The Audio/Visual Experience
I’ve always been fascinated by the ease with which people who use American Sign Language (ASL) are able to communicate with each other across fairly long distances and in noisy environments. This becomes more evident when I see ASL being used in subway cars when traveling on the New York City subway system. While the rest of us often refrain from speaking for lack of being able to be heard clearly, those communicating by means of ASL can do so with no regard to the screeching of steel wheels on steel rails and the garbled announcements that are, more often than not, an additional annoyance, as opposed to any assistance. In the midst of this mayhem, those proficient in the use of ASL, by maintaining clear lines of sight with each other, can communicate with ease.
Our ability to effectively communicate with each other has often been described as what truly distinguishes humans from other species. However, the operative word here is “effective.” Our communication means must be effective, and this is all the more important during emergencies and, in particular, when traveling on elevators. We have decided to dedicate this month’s issue of ELEVATOR WORLD to elevator communication systems for this reason.
An article by Adam Sykes of Avire describes the complexities of properly programming elevator telephones and offers an alternative device interfaced with the emergency call button in the elevator car. This system is described as being easily installed and programmed by elevator mechanics and easily used by elevator passengers.
Also in this month’s issue, Kim Plemmons of ESRM Communications, LLC presents the latest ASME A17 code requirements for in-car communication systems, as well as how and when to test these systems.
Mark Abbott and John Pierce of Rath Microtech point out why it is still essential for elevator cars to be provided with reliable communication systems, despite the fact there are more cell phones in use in the U.S. today than there are people.
With the proliferation of audio and visual communication devices being installed in elevator cars, the inclusion of optical fiber in elevator traveling cables is becoming common. Richard Taylor of Draka Elevator Products provides an article on the proper handling, installation and connecting of optical-fiber cables to elevator communication and control system components.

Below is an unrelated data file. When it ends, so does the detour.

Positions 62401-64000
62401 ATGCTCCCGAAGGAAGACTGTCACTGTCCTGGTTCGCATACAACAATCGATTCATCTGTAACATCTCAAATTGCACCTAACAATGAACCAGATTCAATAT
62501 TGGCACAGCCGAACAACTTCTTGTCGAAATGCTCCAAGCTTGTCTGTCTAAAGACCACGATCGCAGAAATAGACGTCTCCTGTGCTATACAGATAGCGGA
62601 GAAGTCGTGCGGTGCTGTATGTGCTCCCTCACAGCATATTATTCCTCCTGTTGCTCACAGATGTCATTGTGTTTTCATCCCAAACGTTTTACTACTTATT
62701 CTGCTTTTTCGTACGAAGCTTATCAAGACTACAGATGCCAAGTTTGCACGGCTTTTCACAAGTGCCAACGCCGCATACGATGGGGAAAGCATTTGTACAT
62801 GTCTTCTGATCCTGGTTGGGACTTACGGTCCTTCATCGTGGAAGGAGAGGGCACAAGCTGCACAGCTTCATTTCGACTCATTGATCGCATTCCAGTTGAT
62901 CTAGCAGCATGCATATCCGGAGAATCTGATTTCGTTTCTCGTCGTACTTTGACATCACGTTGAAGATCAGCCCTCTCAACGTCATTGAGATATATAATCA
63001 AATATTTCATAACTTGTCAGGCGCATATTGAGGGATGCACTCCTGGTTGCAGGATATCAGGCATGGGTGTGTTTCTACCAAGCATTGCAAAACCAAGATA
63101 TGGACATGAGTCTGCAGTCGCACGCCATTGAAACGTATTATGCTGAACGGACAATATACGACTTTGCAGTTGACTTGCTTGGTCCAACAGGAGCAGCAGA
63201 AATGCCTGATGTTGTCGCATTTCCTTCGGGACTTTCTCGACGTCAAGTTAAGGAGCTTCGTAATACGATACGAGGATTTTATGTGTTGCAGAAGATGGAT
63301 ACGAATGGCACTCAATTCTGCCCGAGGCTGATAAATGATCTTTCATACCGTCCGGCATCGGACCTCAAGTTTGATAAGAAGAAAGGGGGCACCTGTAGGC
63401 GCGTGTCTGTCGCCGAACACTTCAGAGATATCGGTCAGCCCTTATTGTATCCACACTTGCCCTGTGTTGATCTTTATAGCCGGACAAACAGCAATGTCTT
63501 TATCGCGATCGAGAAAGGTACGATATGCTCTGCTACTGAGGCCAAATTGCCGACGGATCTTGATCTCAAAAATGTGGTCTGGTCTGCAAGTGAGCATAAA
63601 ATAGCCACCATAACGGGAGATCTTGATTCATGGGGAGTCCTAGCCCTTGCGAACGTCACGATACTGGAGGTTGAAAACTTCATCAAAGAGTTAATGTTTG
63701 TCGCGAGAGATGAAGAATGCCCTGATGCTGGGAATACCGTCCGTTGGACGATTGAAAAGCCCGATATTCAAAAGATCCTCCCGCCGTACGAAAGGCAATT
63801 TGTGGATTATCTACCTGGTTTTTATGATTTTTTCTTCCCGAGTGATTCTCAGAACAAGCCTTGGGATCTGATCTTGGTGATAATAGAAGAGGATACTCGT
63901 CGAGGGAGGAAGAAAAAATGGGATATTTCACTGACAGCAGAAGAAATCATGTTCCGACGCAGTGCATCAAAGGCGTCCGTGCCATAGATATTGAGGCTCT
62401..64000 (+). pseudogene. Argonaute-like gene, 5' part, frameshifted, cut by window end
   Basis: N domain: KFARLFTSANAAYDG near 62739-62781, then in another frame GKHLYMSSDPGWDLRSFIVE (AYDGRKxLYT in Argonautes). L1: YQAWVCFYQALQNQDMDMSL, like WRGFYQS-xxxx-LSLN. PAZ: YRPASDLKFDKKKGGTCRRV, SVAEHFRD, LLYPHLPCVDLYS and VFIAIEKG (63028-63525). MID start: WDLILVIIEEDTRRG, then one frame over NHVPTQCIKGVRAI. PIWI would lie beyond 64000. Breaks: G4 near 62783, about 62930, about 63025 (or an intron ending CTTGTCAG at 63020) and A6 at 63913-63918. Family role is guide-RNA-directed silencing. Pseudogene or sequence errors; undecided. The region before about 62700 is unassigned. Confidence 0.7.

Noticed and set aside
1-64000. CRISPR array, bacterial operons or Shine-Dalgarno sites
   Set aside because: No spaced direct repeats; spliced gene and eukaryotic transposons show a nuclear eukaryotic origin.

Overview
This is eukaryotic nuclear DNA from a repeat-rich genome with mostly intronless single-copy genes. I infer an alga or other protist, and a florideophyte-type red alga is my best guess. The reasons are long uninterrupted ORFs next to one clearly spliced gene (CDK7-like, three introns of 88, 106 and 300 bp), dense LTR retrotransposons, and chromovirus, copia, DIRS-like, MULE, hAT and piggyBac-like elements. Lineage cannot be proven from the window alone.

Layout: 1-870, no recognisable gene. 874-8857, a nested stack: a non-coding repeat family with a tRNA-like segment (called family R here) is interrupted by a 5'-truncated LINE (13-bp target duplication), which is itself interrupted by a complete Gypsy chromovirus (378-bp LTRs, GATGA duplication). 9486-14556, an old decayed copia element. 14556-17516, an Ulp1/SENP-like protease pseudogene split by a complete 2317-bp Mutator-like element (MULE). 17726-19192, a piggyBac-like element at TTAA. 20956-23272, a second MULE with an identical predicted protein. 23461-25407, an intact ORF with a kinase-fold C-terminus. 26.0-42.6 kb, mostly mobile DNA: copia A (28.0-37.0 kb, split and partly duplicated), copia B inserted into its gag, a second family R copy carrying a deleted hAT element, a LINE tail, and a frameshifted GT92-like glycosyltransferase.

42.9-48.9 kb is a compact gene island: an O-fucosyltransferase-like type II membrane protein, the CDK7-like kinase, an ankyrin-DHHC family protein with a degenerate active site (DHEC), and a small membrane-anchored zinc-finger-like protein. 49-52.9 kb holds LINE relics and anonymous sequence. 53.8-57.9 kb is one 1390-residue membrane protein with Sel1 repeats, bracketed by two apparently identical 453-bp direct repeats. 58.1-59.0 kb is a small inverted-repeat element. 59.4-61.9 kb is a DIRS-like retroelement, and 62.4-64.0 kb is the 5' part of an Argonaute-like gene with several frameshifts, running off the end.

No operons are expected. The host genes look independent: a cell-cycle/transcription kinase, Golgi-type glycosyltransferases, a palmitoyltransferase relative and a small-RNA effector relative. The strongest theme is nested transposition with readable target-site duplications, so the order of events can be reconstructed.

Another communication system is also described by Ning Li, Yihui Ruan and Bin Huang of the Jiangsu Province Special Equipment Safety Supervision Inspection Institute in Suzhou, China. This system has been developed to maintain safe working clearances at the tops and bottoms of elevator hoistways. It has been designed to monitor top and bottom car and counterweight clearances, and automatically send an alarm to an elevator mechanic’s mobile device if these importance clearances are infringed upon.
We have also included the results of EW’s first photo contest, representing the ultimate in visual communication. We are sure you will enjoy the fine winning photographs chosen by our readers, in conjunction with our editorial staff. It wasn’t an easy task for those who took the time to view the 202 entries and make selections of first-place winners and runners up in the categories of Skylines and Tall Buildings, Elevators, Escalators and Moving Walks, Inclined Lifts, and Elevator Cabs. We even added a bonus category, Machines and Components, allowing worthy entries that fit that category a place on these pages. We very much appreciate the efforts of you who participated in the contest as photographers and judges.
We are very pleased to have had such an overwhelming response to this month’s “Focus on Communication Systems,” which covered audible and visual aspects of the subject as it relates to various aspects of our industry. The only thing I think we left out of this month’s issue on communication has been the way in which some of us also communicate our thoughts and ideas musically. However, if I get the sense there is enough interest in us pursuing this subject further, I am quite certain that with very little prompting I might be able to get some of our industry members to participate in a future elevator industry musical-communication experience as well. So, as they say here in the U.S. during prime-time TV viewing, “Stay tuned!”